It’s a small world after all, and Globalization makes it even smaller. In the last few decades, thanks to technology mostly, the many civilizations of the world are gradually turning into one, as the citizens of the world share more and more interests. Those shared interests are somewhat “western” interests, such as capitalism and individualism. There is also shared mainstream music, movies, dress codes and more. Most of those western interests are driven by the country which became the center of the world, and is unofficially the world’s largest empire, the United States of America. If you don’t believe me, check the Magic Kingdom’s “it’s a small world” and see for yourself…If you need a less solid proof, read the research and scientific articles pointing in that direction.
As a worldwide trend setter, the American opinion is worth the most. When you vote in favor of something, it will soon spread all over the world- from east to west. Just to meet the eye, there are more than 33,000 McDonalds outlets worldwide, only 18,590 of them are in the U.S. But your opinion doesn’t only set cultural trends; it sets economic and political trends as well. In fact, I believe that American opinion can make a country sink or rise, just like that. It doesn’t happen overnight, of course, and also doesn’t rely on a small group within the American population. But sometimes an event takes place in an American city that can change the opinion that some people have on a certain thing, place or a person.
That is why I believe the annual Celebrate Israel Parade is worth more than in seems. Seeing pictures of Israeli flags which are NOT burning at an event which takes place somewhere else is something of an excitement for me. Not to mention thousands of Israeli flags. In New-York. I’ve never heard of the Celebrate Israel Parade up until Sunday, but this is the 48th time people march for everything that’s good about Israel. It may sound weird, but I don’t see this parade as a political statement. I don’t believe the marchers were expressing a solid opinion about the situation with Iran or the Israeli-Palestinian relations. I believe this was a celebration for Israeli culture and for the place on earth called Israel, where there is beautiful scenery, relaxing beaches and warm people. We are involved in many of the world problems, and many disagree with our policies, including Obama, sometimes. In this case, however, I believe that the public’s opinion may have a greater impact on the citizens of the world than the opinion of world leaders’. I see the age of Globalization as an opportunity for the public opinion to move mountains, and to make a difference, much more than any state cabinet.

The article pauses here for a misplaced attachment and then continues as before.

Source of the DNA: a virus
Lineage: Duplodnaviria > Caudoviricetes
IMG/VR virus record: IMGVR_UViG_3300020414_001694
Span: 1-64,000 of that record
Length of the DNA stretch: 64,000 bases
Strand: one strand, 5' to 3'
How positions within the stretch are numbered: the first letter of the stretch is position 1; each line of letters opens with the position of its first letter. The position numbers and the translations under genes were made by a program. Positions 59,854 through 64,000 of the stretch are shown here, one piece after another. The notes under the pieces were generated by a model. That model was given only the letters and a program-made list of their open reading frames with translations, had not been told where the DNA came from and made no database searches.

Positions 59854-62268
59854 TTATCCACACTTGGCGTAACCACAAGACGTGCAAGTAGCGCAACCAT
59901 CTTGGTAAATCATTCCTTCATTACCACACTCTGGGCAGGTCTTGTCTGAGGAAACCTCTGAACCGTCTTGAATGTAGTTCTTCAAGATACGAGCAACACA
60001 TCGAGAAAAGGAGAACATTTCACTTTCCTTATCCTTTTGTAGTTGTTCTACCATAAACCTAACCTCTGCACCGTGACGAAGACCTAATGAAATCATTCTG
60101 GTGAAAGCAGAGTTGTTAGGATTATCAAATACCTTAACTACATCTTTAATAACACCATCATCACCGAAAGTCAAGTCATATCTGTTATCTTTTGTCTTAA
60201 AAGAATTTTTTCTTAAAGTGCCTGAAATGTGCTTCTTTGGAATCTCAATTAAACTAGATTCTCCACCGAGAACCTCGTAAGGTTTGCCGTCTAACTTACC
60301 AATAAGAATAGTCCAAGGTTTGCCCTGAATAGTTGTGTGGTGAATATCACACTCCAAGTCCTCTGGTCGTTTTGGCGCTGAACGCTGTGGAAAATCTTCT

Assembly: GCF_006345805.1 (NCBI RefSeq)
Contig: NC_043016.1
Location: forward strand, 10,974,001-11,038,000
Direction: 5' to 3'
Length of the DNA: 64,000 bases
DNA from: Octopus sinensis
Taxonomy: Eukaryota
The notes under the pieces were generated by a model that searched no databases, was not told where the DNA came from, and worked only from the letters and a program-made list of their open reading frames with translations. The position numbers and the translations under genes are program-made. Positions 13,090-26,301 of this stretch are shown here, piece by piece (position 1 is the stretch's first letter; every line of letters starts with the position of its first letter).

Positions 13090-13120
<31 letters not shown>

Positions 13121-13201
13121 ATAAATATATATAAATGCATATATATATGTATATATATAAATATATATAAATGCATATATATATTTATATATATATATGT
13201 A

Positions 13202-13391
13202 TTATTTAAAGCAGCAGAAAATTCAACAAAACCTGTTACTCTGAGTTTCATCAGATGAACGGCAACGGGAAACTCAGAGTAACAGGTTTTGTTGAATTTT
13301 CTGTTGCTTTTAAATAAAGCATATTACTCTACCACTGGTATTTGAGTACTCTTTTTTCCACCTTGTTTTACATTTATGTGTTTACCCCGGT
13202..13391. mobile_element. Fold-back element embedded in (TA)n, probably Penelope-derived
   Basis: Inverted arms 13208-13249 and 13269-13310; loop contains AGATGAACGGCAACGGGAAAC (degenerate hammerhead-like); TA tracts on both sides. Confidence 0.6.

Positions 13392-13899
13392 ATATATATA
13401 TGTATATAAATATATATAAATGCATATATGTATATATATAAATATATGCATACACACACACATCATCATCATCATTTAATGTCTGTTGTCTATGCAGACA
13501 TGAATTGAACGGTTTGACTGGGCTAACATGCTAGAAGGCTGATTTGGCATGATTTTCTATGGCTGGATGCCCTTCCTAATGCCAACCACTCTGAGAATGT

I know the world-wide opinion towards Israel is not the most positive one, and this parade will not cause a 180 degree turnaround, but even if it got people to be a little bit more open minded, it has done its part. This parade is more important than any agreement to attack in Iran, or delegitimize the Palestinian state. This is a show of appreciation from people to people, and when it comes from the Word’s trend setter, it is worth much more.
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